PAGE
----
Two interesting Wal-Mart Stores headlines hit my inbox today. The first, a National Post piece headlined “Wal-Mart makes communities fat.” The second, a New York Times piece with the headline “Wal-Mart shifts strategy to promote healthy foods.”

Though it’s unlikely that the dueling headlines were timed to coincide, the announcement of Wal-Mart’s new healthy moves seem almost a response to the news linking Wal-Mart and extra pounds. That National Post story details a study by two economists that shows when a new Wal-Mart opens in a community, the community gains weight. The National Post had this to say about the study, which was published in the “Journal of Urban Economics”:

One new Walmart supercentre per 100,000 residents meant an average weight gain of 1.5 pounds per person sometime over a 10-year period dating from the store’s opening. It also boosted the obesity rate by 2.3 percentage points, meaning that for every 100 people, two who weren’t obese ended up in that category after a superstore opened.
According to researchers, there’s no simple causation link between Wal-Mart and fat. The extra heft may be due to a whole range of reasons, ranging from lower prices for food to more leisure activities (like watching DVDs bought at Wal-Mart) to steeper price drops on processed unhealthy foods.

The study also found that people in more sparsely populated places are more likely to gain weight when a supercenter arrives, but at least in the National Post article (I didn’t pay the $31.50 to read the original study; please feel free to buy it for me before complaining,) no explicit comment is made about Wal-Mart's effect on a community’s design — specifically walkability.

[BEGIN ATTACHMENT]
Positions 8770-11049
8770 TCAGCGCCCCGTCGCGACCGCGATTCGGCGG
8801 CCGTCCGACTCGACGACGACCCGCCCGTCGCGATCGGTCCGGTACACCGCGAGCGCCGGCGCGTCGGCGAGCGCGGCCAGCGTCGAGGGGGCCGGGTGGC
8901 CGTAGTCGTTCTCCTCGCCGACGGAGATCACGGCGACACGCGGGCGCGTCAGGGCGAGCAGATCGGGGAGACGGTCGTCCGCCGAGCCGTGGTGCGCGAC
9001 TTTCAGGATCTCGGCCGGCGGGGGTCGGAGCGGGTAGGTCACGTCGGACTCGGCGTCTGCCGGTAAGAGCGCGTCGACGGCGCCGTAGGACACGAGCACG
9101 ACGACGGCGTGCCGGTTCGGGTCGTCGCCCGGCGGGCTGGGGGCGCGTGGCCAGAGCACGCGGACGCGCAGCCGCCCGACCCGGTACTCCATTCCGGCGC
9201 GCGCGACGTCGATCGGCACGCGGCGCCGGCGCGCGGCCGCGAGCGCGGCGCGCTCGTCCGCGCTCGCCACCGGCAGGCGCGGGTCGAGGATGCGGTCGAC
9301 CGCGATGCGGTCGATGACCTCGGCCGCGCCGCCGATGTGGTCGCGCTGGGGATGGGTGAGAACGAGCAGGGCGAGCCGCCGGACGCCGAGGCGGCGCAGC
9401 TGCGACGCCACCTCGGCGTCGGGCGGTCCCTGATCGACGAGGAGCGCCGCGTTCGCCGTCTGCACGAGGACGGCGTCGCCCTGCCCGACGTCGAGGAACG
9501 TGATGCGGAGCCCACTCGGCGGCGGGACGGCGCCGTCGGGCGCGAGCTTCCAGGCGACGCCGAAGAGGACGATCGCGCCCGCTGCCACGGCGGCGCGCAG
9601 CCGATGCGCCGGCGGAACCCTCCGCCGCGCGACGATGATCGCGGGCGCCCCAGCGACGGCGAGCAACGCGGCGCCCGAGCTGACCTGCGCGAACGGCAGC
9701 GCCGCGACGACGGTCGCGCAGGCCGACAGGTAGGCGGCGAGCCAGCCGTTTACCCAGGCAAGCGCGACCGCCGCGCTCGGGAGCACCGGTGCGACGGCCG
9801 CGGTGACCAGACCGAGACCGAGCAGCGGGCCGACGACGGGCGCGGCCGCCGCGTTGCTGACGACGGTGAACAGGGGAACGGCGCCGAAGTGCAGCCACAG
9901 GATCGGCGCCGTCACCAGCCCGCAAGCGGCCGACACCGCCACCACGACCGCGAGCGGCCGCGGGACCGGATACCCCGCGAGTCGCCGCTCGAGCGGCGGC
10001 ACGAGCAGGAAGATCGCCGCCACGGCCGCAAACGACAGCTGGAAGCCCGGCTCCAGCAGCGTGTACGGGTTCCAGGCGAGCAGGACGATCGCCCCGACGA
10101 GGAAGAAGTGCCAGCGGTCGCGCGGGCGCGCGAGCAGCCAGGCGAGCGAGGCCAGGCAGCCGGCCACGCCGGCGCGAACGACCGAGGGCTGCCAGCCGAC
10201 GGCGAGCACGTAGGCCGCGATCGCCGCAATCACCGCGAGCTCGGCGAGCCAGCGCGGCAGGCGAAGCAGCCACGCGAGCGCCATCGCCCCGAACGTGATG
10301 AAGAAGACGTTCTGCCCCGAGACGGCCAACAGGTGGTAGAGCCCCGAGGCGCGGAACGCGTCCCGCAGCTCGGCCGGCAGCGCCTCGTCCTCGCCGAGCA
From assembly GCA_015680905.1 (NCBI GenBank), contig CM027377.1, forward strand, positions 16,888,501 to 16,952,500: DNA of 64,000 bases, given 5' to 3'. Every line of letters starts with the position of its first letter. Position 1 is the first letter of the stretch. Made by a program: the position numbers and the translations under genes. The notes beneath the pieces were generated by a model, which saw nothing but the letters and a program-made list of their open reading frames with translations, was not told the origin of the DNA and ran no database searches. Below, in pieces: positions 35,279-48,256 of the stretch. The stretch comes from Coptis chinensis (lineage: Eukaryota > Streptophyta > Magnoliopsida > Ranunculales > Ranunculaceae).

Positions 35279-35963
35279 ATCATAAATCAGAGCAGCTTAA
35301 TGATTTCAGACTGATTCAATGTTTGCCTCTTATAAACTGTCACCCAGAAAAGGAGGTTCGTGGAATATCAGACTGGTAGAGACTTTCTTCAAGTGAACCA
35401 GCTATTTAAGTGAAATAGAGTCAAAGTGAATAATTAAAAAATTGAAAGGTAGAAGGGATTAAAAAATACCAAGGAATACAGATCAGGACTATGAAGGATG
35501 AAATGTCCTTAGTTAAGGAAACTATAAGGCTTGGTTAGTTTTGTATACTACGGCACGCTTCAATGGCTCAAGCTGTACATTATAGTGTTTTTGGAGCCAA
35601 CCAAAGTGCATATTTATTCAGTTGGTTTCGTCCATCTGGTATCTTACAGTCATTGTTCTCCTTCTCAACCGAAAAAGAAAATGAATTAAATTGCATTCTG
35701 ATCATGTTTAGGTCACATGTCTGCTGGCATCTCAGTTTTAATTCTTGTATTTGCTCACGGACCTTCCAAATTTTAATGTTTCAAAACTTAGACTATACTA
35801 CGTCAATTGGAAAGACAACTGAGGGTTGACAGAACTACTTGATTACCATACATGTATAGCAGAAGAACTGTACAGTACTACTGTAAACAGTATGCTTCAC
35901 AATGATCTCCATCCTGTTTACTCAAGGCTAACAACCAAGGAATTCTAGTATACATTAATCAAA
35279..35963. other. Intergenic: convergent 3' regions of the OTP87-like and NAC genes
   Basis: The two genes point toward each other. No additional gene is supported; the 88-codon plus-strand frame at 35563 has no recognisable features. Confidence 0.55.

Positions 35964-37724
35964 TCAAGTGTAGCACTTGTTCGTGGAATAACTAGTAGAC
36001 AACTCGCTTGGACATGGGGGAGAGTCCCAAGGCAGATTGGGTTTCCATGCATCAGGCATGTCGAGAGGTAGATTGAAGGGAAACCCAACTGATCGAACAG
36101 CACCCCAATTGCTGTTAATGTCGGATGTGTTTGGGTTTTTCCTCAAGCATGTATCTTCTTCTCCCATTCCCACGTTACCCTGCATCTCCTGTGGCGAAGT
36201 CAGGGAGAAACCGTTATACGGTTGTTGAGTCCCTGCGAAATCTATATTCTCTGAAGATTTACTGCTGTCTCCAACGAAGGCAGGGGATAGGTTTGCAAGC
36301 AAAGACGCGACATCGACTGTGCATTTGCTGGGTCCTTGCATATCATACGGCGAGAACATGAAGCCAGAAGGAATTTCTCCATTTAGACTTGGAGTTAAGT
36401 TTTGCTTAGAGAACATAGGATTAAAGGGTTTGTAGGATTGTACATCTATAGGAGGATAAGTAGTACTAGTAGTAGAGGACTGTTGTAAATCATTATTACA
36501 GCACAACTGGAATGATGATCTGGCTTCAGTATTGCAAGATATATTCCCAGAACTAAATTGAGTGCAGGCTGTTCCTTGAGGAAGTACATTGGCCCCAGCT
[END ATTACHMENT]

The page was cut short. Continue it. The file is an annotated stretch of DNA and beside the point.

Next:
Neighborhood design issues are what I suspect play a considerable role in this weight gain issue. As with most big box stores, Wal-Mart is geared towards the driver — one who’s able to buy loads and loads of cheap stuff that can all be hauled away in the trunk of a car. Many experts have said that having a Wal-Mart pop up in a community can force smaller mom-and-pop shops out of business because they can’t compete on that scale — thereby leading to less walkable neighborhoods and more driving.

And most people would agree that if you eat cheap processed food while walking less and driving more, you’re likely to get fat.

In any case, that study looked at Wal-Marts and the communities around them between 1996 and 2005 — while Wal-Mart’s healthy food announcement is brand spanking new. Just today, Wal-Mart announced — in an event attended by first lady Michelle Obama, no less — its plans to “make thousands of its packaged foods lower in unhealthy salts, fats and sugars, and to drop prices on fruits and vegetables.”

Don’t expect big changes at Wal-Mart the next time you pop in, however. It’ll be 2015 before Wal-Mart completes its transformation, according to the NY Times:

The changes will be introduced slowly, over a period of five years, to give the company time to overcome technical hurdles and to give consumers time to adjust to foods’ new taste, Mr. [Leslie Dach, Wal-Mart’s executive vice president for corporate affairs] said. “It doesn’t do you any good to have healthy food if people don’t eat it.”
Oddly, the NY Times article goes on to report that “Mr. Dach said the lower prices and food reformulations were motivated by the demands of Wal-Mart’s own customers.” To me, that kind of seems like people are ready for healthy food now, not rationed out leaf by leaf in Wal-Mart paternalistic-sounding five-year time frame.

Perhaps the economists behind the Wal-Mart and fat study will be able to do a second report from 2015 to 2020 to see if Wal-Mart’s healthy food plan changes the numbers on the scale.

But I digress, and in any case, I’m not a Wal-Mart shopper. Are you?

Also on MNN: Our food blogger asks, is it time to rethink my opinion of Wal-Mart?

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